Judy Kay Mausolf in an orange blazer and black top with text, "Real-world insights from AADOM authors" with the AADOM logo

Making false assumptions run rampant and are often negative. Mary leaves at the end of the day without saying goodbye! I know what that meant! She must be upset! How do I know? Because I would never leave without saying goodbye – unless I was upset!

What happened here?

I judged her behavior and assigned meaning based on what it would mean if I exhibited that same behavior. Maybe, just maybe, Mary had an important appointment she was in a hurry to get to… or maybe she had a hot date!

Consider these other familiar interactions:

  • A co-worker with whom you normally have lunch doesn’t make room for you to sit with them. Do you assume something must be wrong? In their reality, they likely assume that you would have asked them to make room or would have made room for yourself if you wanted to join them.
  • A co-worker asks you to do something in a different way. You’ve tried it that way before, and it didn’t work. Do you refuse?
  • You have an encounter with a brother, sister, parent, child, or spouse where there is a disagreement because of a difference of opinion. Of course, you believe you are right, and they are wrong!

We have surely all experienced scenarios like these! They are all examples of making false assumptions based on our personal truths.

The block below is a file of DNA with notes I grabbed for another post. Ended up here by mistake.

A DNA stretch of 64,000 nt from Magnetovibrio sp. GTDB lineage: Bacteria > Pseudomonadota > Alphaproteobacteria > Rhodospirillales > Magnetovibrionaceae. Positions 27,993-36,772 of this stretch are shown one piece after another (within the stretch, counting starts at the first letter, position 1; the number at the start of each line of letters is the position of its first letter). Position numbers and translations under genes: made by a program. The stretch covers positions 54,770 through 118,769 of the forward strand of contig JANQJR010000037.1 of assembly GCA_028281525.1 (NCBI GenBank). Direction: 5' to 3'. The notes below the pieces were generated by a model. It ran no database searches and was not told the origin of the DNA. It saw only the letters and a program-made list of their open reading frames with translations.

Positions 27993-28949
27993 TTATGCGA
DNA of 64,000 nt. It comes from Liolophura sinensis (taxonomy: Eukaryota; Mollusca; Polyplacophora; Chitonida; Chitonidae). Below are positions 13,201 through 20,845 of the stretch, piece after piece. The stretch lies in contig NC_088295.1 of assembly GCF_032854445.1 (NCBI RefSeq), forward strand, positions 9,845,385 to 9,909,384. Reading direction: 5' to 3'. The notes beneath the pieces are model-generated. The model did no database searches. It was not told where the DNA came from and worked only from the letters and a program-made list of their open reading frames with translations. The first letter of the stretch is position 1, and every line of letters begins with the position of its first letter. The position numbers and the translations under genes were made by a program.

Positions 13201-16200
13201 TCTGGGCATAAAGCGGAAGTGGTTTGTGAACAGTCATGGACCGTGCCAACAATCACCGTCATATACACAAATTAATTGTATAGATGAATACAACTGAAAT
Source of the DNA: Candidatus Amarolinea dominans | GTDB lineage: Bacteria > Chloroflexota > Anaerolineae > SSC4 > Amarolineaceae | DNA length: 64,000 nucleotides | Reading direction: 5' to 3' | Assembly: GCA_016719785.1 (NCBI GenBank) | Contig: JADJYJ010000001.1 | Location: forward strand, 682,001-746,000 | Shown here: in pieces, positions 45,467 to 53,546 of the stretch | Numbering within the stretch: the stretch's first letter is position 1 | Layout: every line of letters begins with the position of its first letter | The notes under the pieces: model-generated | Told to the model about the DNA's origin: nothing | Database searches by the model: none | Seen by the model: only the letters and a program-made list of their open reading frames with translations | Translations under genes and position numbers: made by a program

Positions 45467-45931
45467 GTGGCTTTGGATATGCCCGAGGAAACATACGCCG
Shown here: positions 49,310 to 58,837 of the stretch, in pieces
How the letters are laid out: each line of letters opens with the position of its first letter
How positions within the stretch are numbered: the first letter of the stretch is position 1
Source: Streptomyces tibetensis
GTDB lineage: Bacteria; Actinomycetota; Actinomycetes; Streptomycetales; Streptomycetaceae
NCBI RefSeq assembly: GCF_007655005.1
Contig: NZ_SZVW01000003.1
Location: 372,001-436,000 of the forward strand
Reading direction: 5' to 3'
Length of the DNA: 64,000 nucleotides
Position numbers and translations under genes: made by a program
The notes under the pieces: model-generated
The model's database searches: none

Making false assumptions

Making false assumptions based on our personal truths are the number one breakdown in communication.

When we interact with others, we are always coming from a place that is dominated by our own experiences.

Our expectations differ because of our unique and individual beliefs, opinions, and assumptions based on our experiences.

These expectations become our personal truths upon which we base judgments of right and wrong. Think B.O.A.T. – Beliefs, Opinions, Assumptions become our Truths.

We all have unique and individual experiences, yet we expect each other to think, act, and respond in the same way that we would.

These false assumptions get us into trouble when we think others must behave in the same manner as we do, or their behavior is wrong. We think others must believe what we believe, or they are wrong.

Once we understand that our personal truths, how we judge the world, and what we believe to be right and wrong are based on the unique and individual experiences we have, we can no longer believe that our answer is the only right answer.

How do you deal with false assumptions?

It is important to understand and respect other personal truths to communicate effectively. Here is a three-letter word that will resolve 90% of your communication problems: ASK!

When you get that twinge in your gut, and you think, “Hmmm…I wonder what they meant by that?” or you find yourself saying, “I think they meant this” – you don’t know!

Stop yourself immediately from wondering and speculating, and ASK! You will be surprised how many of your initial beliefs, opinions, and assumptions are incorrect once you hear their intent.

Once you ask, actually listen to them with an open mind. Let them share why they feel the way they do or did something a certain way.

We have to stop judging with a mindset of right or wrong. Some things may seem 100% right to you, and to me, they may seem 100% wrong. Who’s right?